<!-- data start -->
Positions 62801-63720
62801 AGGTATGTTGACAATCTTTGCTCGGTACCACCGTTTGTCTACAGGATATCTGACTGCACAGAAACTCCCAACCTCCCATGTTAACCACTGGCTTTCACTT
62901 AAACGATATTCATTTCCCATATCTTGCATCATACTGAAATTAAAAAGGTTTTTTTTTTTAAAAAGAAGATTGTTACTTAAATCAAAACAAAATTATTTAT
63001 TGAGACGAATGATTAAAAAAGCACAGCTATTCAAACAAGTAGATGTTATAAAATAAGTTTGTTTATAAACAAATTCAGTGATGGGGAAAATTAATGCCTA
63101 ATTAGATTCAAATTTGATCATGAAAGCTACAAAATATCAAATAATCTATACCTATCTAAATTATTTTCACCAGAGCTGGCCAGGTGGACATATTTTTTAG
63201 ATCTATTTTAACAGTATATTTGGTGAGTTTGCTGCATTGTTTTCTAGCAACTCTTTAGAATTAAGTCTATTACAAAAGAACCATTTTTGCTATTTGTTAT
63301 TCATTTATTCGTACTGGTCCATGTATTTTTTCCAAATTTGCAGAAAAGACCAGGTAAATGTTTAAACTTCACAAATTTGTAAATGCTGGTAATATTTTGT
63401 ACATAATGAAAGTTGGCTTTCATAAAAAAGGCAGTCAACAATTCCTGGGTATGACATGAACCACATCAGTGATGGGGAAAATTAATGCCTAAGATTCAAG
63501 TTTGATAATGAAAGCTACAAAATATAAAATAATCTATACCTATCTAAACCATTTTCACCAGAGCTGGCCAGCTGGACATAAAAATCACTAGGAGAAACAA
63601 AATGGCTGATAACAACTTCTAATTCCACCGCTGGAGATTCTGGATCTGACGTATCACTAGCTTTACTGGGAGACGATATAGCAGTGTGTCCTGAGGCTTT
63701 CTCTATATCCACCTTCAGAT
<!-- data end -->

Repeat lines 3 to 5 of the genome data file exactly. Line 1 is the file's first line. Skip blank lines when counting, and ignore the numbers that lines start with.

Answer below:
62901 AAACGATATTCATTTCCCATATCTTGCATCATACTGAAATTAAAAAGGTTTTTTTTTTTAAAAAGAAGATTGTTACTTAAATCAAAACAAAATTATTTAT
63001 TGAGACGAATGATTAAAAAAGCACAGCTATTCAAACAAGTAGATGTTATAAAATAAGTTTGTTTATAAACAAATTCAGTGATGGGGAAAATTAATGCCTA
63101 ATTAGATTCAAATTTGATCATGAAAGCTACAAAATATCAAATAATCTATACCTATCTAAATTATTTTCACCAGAGCTGGCCAGGTGGACATATTTTTTAG